A recent study has found that a greater consumption of vegetables with the evening meal was associated with higher test scores in the domains of spelling and writing.
Assoc Prof Tracy Burrows from University of Newcastle conducted secondary analysis in her report Associations between selected dietary behaviours and academic achievement: A study of Australian school aged children to examine associations between a range of dietary behaviours and children's academic achievement. Previously studies had focused more on breakfast consumption.
Data on five dietary variables (fruit intake; vegetable intake; consumption of takeaway; sugar sweetened beverages; and breakfast) and scores in the five domains of NAPLAN (reading, writing, grammar/punctuation, spelling and numeracy) were obtained for Australian children aged eight to 15 years in school grades three, five, seven and nine.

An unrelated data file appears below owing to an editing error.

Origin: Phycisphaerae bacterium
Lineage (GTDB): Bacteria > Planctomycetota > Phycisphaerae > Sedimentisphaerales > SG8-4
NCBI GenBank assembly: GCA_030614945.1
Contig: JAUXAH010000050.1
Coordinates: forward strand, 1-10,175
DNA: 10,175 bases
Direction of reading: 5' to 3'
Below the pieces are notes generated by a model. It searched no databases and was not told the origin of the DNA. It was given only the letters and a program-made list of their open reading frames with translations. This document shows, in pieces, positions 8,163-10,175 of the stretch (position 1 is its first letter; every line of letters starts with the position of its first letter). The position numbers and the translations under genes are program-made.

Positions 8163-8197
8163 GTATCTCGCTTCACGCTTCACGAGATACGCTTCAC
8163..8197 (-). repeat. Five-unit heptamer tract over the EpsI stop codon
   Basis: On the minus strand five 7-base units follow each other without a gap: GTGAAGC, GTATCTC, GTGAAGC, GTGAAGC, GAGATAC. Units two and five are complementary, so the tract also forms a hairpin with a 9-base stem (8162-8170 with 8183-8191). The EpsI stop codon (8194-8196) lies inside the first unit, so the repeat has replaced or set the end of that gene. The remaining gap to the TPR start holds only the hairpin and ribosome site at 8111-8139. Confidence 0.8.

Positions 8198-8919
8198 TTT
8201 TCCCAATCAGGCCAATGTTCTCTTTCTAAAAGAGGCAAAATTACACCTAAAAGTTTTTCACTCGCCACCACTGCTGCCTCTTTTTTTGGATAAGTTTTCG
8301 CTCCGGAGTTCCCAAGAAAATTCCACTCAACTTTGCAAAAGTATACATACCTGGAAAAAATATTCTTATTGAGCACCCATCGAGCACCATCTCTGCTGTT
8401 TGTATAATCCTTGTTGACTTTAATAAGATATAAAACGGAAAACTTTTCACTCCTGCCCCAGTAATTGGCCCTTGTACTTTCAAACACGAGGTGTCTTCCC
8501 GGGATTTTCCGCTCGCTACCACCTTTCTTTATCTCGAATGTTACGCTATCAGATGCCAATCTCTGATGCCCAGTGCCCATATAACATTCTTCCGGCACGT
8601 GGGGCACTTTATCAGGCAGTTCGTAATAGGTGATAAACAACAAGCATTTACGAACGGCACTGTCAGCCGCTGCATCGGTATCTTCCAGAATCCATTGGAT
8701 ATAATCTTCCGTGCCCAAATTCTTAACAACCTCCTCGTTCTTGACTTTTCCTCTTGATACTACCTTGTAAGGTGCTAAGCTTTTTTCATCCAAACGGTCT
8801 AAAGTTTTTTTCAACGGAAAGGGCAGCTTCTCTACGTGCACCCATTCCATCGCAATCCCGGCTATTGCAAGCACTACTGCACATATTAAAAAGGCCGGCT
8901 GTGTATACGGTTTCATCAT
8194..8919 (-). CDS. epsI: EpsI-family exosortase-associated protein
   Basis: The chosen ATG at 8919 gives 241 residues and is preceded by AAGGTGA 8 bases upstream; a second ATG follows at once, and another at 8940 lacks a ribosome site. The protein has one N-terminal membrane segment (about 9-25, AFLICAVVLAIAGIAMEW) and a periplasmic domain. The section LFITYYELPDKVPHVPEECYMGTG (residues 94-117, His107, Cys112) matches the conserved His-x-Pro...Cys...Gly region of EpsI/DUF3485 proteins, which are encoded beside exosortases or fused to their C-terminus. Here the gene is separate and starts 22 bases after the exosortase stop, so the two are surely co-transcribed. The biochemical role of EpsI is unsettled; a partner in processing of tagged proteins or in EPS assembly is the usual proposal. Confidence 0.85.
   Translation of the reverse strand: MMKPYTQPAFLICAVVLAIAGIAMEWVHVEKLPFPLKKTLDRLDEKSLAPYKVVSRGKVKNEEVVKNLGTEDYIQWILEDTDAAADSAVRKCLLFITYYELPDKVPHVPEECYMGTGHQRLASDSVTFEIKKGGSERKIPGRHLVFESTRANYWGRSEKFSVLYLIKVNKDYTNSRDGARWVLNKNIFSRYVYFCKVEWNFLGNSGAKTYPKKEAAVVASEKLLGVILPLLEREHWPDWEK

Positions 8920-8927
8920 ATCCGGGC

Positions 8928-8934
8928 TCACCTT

Analysis was adjusted to avoid the possibility that socioeconomic status and gender may impact the results.
The results showed that a greater consumption of vegetables with the evening meal, 7 nights a week, was associated with higher test scores in the domains of spelling and writing, with the greatest effect in spelling.